The book, as its blurb describes it, is the story of a thirty-year-old ‘brand-spanking-new’ widow, Madhubala Ray who lives in Chennai with her seventy-year-old Mother in Law.
Written as diary entries by the protagonist, the novel begins with her, wallowing in her husband’s loss. As she bares it all in her diary, you are introduced to her Tupperware-selling neighbour, an interesting bisexual best friend, her colleagues from work and some of her students whom she teaches Social Science.
As she seeks solace in wine and vodka, she’s drawn towards a colleague, a relationship that has been described in a detached, faraway manner. The author Chitrangada Mukherjee has spent quite a bit of time, and quite successfully I’d say, in creating a visual imagery of the protagonist’s surroundings.
If you are expecting a lone suffering lady swathed in white showing any overt signs of depression, you’d be disappointed. Instead there is an honest portrayal of a lady who has practical issues to worry about- like how to pay the rent and whether or not to hire an auto. Survival is high on her priority list. Can you really blame her for that?
The memories of a dead husband who’d loved her and who she had loved, are portrayed quite realistically. As she deals with the men in her life (there are three, including the BFF), you find yourself rooting for her instead of judging her and almost exhorting her to make the right choice. The protagonist’s parents have been described with a tenderness that one feels for one’s parents. Despite their foibles and follies, they are loved and looked up to.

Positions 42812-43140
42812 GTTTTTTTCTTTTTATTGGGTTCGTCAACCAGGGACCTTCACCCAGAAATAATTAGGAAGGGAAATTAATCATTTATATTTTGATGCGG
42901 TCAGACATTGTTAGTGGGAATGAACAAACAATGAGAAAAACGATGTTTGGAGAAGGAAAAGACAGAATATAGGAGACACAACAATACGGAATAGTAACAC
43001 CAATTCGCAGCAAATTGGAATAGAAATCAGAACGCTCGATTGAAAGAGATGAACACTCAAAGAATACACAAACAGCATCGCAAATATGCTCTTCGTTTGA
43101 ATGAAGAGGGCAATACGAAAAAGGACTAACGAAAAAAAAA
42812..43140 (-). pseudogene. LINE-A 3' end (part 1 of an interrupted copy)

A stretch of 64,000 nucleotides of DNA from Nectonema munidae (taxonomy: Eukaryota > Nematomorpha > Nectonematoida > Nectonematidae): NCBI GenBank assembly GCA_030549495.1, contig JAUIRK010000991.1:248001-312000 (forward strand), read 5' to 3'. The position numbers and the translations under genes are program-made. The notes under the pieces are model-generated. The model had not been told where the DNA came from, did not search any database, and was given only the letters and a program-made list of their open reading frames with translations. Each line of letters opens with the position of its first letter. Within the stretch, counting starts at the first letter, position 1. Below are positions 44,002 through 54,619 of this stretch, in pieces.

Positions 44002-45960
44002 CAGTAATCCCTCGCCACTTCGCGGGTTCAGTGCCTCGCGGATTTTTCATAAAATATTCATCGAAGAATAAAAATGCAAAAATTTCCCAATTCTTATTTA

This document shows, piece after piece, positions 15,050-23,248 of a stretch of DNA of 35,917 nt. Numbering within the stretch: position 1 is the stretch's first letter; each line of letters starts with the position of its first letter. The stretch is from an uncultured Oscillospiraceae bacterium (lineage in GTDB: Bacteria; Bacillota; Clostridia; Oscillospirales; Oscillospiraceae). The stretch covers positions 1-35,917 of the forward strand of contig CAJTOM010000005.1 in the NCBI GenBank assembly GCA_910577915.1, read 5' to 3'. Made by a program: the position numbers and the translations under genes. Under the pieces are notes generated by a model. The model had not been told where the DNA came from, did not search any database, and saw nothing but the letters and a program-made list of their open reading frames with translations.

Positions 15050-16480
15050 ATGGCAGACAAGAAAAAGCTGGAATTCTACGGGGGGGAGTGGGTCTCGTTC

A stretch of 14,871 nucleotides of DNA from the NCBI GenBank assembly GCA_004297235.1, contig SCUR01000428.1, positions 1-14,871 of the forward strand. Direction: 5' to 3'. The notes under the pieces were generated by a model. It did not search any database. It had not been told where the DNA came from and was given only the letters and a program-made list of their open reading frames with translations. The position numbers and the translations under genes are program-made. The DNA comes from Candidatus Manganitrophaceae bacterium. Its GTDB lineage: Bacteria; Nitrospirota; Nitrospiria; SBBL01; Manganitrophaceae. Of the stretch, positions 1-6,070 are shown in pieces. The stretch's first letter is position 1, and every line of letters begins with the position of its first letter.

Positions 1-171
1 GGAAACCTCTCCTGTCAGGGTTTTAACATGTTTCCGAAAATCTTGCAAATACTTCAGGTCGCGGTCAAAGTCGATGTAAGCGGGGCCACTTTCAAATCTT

The author has done quite some work on the details as she describes Chennai through the eyes of an outsider, a Bengali widow who doesn’t even know the language.
The book is a very realistic and honest portrayal of her struggles and has its funny bits. It’s a light read and the pages are easy to turn. Towards the end, however, I felt that in an effort to tie the loose ends, there was a rush to set things right, especially the MIL who till then was silently cruising along, in the narrative. As everything suddenly falls in place, you still want to know whether or not she goes with your ‘choice’.
That felt a little jarring and I was let down. I was kind of hoping that the quirky odd ball widow would continue her unapologetic streak but I was denied that pleasure.
Overall, I’d say this book can be a good companion in these rains, for those who want to snuggle in their favourite chair with a cup of steaming coffee and a book that doesn’t weigh one down.
I would rate it 3.5* out of 5
This book has been reviewed by a fellow Book Buzzer- Dr. Shivani Salil.
Amazon link of the book – https://amzn.to/2ZmKstA